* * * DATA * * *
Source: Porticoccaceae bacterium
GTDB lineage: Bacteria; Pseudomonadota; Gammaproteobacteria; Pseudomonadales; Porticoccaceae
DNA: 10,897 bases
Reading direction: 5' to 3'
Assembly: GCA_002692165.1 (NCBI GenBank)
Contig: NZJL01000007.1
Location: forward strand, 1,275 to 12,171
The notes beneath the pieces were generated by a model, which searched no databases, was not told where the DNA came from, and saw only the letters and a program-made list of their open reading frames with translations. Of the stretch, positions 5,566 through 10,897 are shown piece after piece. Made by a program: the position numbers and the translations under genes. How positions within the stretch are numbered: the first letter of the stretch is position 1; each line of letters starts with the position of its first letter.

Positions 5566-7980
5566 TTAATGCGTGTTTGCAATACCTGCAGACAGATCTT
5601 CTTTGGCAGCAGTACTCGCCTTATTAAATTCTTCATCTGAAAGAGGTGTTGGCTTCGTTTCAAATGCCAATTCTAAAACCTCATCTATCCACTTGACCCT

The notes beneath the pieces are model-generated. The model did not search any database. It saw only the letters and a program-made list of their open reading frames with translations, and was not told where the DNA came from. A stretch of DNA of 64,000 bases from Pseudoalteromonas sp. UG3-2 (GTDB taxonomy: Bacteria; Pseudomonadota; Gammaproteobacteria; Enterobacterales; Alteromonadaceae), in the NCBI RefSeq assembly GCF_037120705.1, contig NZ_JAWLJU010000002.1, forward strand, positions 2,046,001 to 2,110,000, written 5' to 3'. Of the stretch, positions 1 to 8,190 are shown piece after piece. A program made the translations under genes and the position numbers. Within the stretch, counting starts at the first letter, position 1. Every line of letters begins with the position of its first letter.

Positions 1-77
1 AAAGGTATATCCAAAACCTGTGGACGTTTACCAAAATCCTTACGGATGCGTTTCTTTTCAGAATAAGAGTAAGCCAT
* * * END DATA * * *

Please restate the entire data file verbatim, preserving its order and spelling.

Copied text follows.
Source: Porticoccaceae bacterium
GTDB lineage: Bacteria; Pseudomonadota; Gammaproteobacteria; Pseudomonadales; Porticoccaceae
DNA: 10,897 bases
Reading direction: 5' to 3'
Assembly: GCA_002692165.1 (NCBI GenBank)
Contig: NZJL01000007.1
Location: forward strand, 1,275 to 12,171
The notes beneath the pieces were generated by a model, which searched no databases, was not told where the DNA came from, and saw only the letters and a program-made list of their open reading frames with translations. Of the stretch, positions 5,566 through 10,897 are shown piece after piece. Made by a program: the position numbers and the translations under genes. How positions within the stretch are numbered: the first letter of the stretch is position 1; each line of letters starts with the position of its first letter.

Positions 5566-7980
5566 TTAATGCGTGTTTGCAATACCTGCAGACAGATCTT
5601 CTTTGGCAGCAGTACTCGCCTTATTAAATTCTTCATCTGAAAGAGGTGTTGGCTTCGTTTCAAATGCCAATTCTAAAACCTCATCTATCCACTTGACCCT

The notes beneath the pieces are model-generated. The model did not search any database. It saw only the letters and a program-made list of their open reading frames with translations, and was not told where the DNA came from. A stretch of DNA of 64,000 bases from Pseudoalteromonas sp. UG3-2 (GTDB taxonomy: Bacteria; Pseudomonadota; Gammaproteobacteria; Enterobacterales; Alteromonadaceae), in the NCBI RefSeq assembly GCF_037120705.1, contig NZ_JAWLJU010000002.1, forward strand, positions 2,046,001 to 2,110,000, written 5' to 3'. Of the stretch, positions 1 to 8,190 are shown piece after piece. A program made the translations under genes and the position numbers. Within the stretch, counting starts at the first letter, position 1. Every line of letters begins with the position of its first letter.

Positions 1-77
1 AAAGGTATATCCAAAACCTGTGGACGTTTACCAAAATCCTTACGGATGCGTTTCTTTTCAGAATAAGAGTAAGCCAT